‘Jersey Boys’ Movie Sounds Flat Note At Box Office, Screen Version of Broadway Smash Tanks

Jersey Boys, the movie, has taken one of the most successful Broadway shows of all time and turned it into a big-screen box office flop. For reasons that Hollywood and Broadway industry experts will surely debate for quite some time, director Clint Eastwood’s two-hour-and-14-minute, R-rated version of the worldwide stage sensation opened to an estimated $13.5 million weekend, finishing in fourth place for the crucial three-day period.

A rise-and-fall biopic of the hugely popular 1960s and ’70s pop vocal group, Frankie Valli and the Four Seasons, Jersey Boys has garnered largely unenthusiastic reviews from critics.

At the same time, the affluent, middle-aged baby-boomer crowd that has turned out in droves for the Broadway show has proven far less likely to attend movies in recent years, and the summer months are when studios flood multiplex screens with popcorn fare aimed largely at teenagers.

Conventional wisdom would hold that a grown-up, period-piece drama is likely to perform better in the fall, when Hollywood releases its more “serious” films that aim as much at winning prestigious awards as they do at raking in big box-office returns.

Jersey Boys, produced for a budget of an estimated $40 million, will now find it difficult to work its way into the black for its studio, Warner Bros.

The Tony Award-winning stage version of Jersey Boys, running continuously on Broadway since 2005, has pulled in about $468 million at Manhattan’s August Wilson Theater alone, and over $1.7 billion including regional and touring productions worldwide.

Productions of Jersey Boys in Las Vegas and on London’s West End have each been running continuously for about six years.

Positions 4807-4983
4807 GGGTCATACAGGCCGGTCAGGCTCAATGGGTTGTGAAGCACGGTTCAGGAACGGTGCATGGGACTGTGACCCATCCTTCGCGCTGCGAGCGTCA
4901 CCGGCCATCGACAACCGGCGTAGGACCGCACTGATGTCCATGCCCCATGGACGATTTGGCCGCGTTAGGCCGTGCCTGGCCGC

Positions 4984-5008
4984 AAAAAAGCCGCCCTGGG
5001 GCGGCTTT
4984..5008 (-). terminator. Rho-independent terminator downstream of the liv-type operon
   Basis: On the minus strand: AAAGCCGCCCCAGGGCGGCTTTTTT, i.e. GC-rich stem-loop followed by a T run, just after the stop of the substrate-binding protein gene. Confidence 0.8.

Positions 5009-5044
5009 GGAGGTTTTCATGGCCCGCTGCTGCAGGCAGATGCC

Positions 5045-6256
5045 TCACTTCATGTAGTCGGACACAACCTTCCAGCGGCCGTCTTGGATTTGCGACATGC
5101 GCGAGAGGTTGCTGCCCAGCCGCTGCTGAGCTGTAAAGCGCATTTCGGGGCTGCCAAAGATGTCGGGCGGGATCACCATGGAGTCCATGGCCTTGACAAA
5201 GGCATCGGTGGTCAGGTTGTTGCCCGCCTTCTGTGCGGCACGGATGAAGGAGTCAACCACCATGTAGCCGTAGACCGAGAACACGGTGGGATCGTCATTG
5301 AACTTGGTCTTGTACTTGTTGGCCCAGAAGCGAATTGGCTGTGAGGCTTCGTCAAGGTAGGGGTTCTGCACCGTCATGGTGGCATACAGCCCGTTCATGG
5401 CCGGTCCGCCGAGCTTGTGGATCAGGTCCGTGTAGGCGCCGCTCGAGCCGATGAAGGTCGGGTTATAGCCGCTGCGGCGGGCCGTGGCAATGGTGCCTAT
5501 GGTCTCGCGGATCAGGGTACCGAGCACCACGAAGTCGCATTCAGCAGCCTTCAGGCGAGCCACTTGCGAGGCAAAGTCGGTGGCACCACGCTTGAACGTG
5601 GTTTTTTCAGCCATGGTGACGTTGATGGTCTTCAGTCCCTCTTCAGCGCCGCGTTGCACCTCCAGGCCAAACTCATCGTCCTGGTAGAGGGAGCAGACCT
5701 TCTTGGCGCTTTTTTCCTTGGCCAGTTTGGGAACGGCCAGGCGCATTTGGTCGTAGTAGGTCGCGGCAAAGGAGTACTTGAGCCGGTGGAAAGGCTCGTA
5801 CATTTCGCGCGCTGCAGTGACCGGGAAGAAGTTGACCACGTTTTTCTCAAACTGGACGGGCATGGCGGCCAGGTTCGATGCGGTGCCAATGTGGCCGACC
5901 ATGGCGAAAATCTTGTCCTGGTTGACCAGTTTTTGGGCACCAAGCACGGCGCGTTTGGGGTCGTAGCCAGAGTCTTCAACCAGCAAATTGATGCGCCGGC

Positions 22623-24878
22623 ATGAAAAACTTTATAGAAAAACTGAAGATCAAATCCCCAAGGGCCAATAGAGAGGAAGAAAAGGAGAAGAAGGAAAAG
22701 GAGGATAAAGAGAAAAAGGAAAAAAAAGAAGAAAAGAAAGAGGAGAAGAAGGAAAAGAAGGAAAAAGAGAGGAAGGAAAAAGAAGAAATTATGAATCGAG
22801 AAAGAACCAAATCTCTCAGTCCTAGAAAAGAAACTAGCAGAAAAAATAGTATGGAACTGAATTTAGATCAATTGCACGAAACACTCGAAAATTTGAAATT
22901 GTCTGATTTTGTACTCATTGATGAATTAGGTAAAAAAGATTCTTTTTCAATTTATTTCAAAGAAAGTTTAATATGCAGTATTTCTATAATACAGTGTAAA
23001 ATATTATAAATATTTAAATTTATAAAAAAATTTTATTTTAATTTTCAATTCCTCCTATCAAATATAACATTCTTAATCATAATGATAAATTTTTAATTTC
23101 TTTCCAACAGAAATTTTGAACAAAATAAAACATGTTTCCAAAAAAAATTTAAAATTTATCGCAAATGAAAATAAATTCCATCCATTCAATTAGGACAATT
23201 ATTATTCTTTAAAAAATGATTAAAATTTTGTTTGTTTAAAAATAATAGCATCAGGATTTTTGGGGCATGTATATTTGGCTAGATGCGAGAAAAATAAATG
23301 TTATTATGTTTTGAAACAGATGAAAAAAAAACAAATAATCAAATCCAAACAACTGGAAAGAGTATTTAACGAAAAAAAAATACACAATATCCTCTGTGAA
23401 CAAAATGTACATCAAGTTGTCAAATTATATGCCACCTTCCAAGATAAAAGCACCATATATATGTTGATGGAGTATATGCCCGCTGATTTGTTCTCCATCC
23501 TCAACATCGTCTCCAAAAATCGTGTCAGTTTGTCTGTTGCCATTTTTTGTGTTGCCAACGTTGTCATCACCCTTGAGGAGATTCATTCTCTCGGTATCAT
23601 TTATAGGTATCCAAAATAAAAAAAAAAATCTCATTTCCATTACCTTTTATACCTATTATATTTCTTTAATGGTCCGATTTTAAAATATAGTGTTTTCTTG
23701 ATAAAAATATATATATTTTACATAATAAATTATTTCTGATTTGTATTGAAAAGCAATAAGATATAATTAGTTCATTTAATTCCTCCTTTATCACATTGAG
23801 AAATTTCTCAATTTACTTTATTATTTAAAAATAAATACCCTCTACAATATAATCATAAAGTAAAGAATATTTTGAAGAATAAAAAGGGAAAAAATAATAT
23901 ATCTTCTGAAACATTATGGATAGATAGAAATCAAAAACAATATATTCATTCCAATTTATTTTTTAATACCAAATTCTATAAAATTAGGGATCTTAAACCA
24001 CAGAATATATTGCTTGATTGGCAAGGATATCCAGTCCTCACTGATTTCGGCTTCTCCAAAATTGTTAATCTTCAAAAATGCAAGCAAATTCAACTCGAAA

But in its opening weekend, the film version of Jersey Boys was trounced at the turnstiles not only by the Kevin Hart-topped comedy Think Like A Man, Too, but also by the second week of another youth-oriented comedy 22 Jump Street, and the animated children’s fantasy How To Train Your Dragon 2.

According to Hollywood journalist Nikke Finke, it was Warner Bros, not director Eastwood, who insisted on a summer release for Jersey Boys.

But it was Eastwood who cast an ensemble of largely unknown actors in the film’s lead roles. Three of the Four Seasons are played by veterans of the stage production, including John Lloyd Young, who originated the role of Frankie Valli in the Broadway Jersey Boys and won a Tony for it.

Only Vincent Piazza as the Four Seasons’ founder, Tommy Devito, never appeared in a stage version of Jersey Boys. But Piazza also lacks experience as a Hollywood movie lead. His highest-profile credit to date has been the recurring role of gangster Lucky Luciano on the HBO crime drama series Boardwalk Empire.

“It seemed logical to use people that had this tremendous amount of experience playing it,” Eastwood said, in defense of his Jersey Boys movie casting choices. “Name actors are fine if they fit the parts and everything, but just to use a name for the sake of using a name is not necessarily a positive thing.”

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